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I Are superposition, uncertainty principle, duality the same?

  1. Sep 28, 2016 #1


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    Are quantum superposition, heisenberg uncertainty principle, wave/particle duality the same thing? Do they imply each other?

    They all seem the same to me like the wave-like nature of photons -> superposition, and superposition means there's not definite position -> uncertainty principle.

    Sorry if it's a dumb question. I have no formal physics education (trying to learn on my own).
  2. jcsd
  3. Sep 28, 2016 #2


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    Staff: Mentor

    No, they are different things.

    First, there is no wave-particle duality. That's an outdated concept fro the beginnings of quantum mechanics. Quantum objects have properties that can't be reduced to simple classical concepts such as wave and particle.

    Second, quantum superpositions come about because the the Schrödinger equation is linear: any linear combination of solutions is itself a solution to the Schrödinger equation. Therefore, quantum systems can be in superpositions of states, where is state is a solution to the time-independent Schrödinger equation. Note that there is nothing special about superpositions, since they correspond to different point of views. If a photon is left-circularly polarized, that's a single state, but also a superposition of linear polarizations along x and y. Likewise, a photon linearly polarized along x is in a superposition of left and right circular polarizations.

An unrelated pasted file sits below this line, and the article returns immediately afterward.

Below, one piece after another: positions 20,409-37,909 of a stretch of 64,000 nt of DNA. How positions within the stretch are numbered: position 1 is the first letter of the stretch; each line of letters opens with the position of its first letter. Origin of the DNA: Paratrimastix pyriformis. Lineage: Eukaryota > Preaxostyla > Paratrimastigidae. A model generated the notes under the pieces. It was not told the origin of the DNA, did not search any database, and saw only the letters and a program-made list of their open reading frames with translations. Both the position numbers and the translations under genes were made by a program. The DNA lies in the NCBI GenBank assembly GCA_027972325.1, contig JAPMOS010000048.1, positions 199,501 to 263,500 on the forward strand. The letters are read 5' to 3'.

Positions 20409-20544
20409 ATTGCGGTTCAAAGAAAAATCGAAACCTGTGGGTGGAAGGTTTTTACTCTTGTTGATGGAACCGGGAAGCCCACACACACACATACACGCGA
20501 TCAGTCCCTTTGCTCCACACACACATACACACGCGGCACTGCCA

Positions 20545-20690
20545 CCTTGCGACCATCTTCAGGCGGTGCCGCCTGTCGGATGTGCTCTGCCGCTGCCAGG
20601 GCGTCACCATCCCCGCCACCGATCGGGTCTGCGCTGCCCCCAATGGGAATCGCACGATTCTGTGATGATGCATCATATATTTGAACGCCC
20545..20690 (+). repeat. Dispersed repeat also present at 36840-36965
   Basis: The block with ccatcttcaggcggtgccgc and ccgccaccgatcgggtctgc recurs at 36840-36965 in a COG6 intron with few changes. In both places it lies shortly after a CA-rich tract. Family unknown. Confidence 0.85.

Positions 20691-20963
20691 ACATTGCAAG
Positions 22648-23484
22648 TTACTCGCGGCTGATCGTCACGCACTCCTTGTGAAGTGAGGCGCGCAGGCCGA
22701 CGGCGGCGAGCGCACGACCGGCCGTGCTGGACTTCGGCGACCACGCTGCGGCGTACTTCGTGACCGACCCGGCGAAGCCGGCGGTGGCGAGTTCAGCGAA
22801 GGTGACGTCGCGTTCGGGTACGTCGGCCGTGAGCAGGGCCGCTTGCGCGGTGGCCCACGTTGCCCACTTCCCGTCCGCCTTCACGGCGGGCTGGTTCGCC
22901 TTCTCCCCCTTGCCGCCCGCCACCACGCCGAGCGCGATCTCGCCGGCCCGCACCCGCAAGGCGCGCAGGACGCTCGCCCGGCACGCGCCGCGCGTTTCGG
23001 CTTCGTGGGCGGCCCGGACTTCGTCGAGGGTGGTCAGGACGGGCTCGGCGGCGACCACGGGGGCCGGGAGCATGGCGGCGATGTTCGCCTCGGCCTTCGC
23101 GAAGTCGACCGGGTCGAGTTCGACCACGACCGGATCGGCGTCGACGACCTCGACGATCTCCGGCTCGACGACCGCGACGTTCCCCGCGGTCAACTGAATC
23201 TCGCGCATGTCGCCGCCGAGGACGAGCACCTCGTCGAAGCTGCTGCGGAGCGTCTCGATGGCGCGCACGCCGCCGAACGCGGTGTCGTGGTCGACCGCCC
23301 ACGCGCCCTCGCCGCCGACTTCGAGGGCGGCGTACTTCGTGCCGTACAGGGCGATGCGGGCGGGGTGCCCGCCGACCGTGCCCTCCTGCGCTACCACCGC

The Heisenberg uncertainty principle comes from the fact that different observables correspond to operators that do not commute. This means that both attributes can't be defined at the same time. For example, if an electron is in a spin state pointing along z, you can't say anything about its spin along x or y.
    Last edited: Sep 28, 2016
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